Considering the Patient with the MMPPI & PROMs

September 21, 2020

Considering the Patient with the MMPPI & PROMs

Robert Levine, DDS


Marty Klein:  Welcome to Dentistry for the New Millennium. I’m Marty Klein, Training Manager at the Institute for Advanced Laser Dentistry. My guest today is Dr. Robert Levine, a periodontist in Philadelphia, Pennsylvania. Dr. Levine earned his DDS degree at Temple University and his certificate and Periodontics from the University of Pennsylvania, School of Dental Medicine. He is presently a clinical professor in postgraduate periodontics and dental implantology at Temple University, along with several other faculty appointments. Dr. Levine continues to lecture extensively, both domestically and internationally. Today we’ll talk about his road to using the PerioLase MVP-7 for the LANAP protocol, the patient’s role in making clinical decisions, and different ways in which to score periodontal disease. Dr. Levine, thank you for joining me today.

Dr. Robert Levine:  Marty, thank you for having me.

MK: I first want to talk about your original road to LANAP. You were trained in 2013, so let’s start with telling me how you got to that point in your awareness of LANAP and your decision to get trained.

RL:  I think the big thing was the study that was published in ’14, which I heard about at the AAP meetings. Lead author David Harris and friends, Ray Yukna, Harry Greenwell, Pinelopi Xenoudi were on the study that looked at LANAP versus modified Widman or surgical flap and scaling and root planing. The thing that kept coming back to me was the patients’ reported outcomes that they really had very little discomfort. So, besides having similar results in the study between the categories of the surgery as well as the LANAP. So that was something I’m always looking for, a benefit for my patients from a standpoint of comfort and maintaining teeth. Being a periodontist, I was born to keep teeth.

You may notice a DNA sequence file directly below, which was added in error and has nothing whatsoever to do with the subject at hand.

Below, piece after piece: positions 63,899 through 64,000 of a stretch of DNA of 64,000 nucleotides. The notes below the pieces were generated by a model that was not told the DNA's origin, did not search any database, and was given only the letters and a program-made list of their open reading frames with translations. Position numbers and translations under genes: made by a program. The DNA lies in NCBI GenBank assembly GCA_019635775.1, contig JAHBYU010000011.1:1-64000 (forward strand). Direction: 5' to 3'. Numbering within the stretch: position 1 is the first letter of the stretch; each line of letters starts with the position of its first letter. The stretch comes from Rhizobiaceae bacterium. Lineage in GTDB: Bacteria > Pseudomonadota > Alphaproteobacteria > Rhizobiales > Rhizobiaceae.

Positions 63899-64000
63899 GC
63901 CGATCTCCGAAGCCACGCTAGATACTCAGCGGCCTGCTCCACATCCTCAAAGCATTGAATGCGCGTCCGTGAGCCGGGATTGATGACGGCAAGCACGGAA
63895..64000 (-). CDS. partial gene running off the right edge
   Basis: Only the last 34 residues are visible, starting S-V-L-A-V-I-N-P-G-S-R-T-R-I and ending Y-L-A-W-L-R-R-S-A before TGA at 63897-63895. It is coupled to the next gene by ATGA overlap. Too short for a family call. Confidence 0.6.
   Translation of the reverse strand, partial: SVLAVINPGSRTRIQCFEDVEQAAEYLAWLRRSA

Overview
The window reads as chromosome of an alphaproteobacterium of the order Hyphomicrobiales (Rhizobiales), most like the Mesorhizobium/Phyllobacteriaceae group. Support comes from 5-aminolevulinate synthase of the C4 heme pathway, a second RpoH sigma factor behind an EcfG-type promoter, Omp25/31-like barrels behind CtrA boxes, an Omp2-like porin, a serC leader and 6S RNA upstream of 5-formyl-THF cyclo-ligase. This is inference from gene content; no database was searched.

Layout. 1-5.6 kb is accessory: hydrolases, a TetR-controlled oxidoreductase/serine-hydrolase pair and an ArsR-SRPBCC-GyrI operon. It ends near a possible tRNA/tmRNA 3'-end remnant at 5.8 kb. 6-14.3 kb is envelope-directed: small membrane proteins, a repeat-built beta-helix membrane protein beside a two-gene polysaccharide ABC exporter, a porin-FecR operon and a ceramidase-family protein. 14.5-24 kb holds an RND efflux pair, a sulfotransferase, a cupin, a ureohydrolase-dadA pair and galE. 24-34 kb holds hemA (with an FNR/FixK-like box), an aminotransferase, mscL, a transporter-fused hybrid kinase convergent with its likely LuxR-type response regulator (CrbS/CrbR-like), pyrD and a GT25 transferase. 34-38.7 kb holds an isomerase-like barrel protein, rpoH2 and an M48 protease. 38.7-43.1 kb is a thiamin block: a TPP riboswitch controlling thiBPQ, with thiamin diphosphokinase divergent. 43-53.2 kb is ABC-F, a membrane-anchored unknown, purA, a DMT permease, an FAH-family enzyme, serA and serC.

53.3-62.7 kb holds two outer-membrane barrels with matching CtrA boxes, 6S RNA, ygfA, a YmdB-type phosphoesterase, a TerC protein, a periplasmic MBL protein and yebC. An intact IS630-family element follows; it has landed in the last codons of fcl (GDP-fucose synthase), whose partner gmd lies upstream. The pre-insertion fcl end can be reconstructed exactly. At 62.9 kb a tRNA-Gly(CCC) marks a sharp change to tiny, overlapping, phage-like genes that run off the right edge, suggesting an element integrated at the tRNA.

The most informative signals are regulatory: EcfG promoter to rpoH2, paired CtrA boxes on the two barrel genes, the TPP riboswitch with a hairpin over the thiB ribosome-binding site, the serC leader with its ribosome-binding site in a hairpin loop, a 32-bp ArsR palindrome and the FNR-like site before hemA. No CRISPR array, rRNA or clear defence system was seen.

MK: Did you have any experience with lasers up to that point?

RL:  I had very little experience with lasers. I was sitting on the fence like many of us, for probably a few years, before I made the decision to go with Millennium and the LANAP protocol. It really was that study of Marc Nevins, whom I know as well, published histology, along with Ray Yukna, so there was really, in my circles, and being a member of the Southern Academy of Perio, one of the few Yankees in Southern Academy of Perio, and I found that at least I think was about 50% at the time were LANAPers at the time. Some of my close friends, Colin Richman, Phyllis Cook, and others had been using it and really expressed the benefits to their patients, and these are people that I trust.

MK: It sounds like it was a combination of due diligence with literature but also colleagues who are recommending it directly to you. Were those two things you’d say the tipping point?

RL:  Really important for that is people I trust, people that I know, and the literature is really important as a periodontist who’s involved with a lot of teaching.

MK: You mentioned the patient specifically. That’s refreshing for me, a non-clinician, to hear that one of the big reasons or things that you look for with new technology is the patient experience, is that accurate?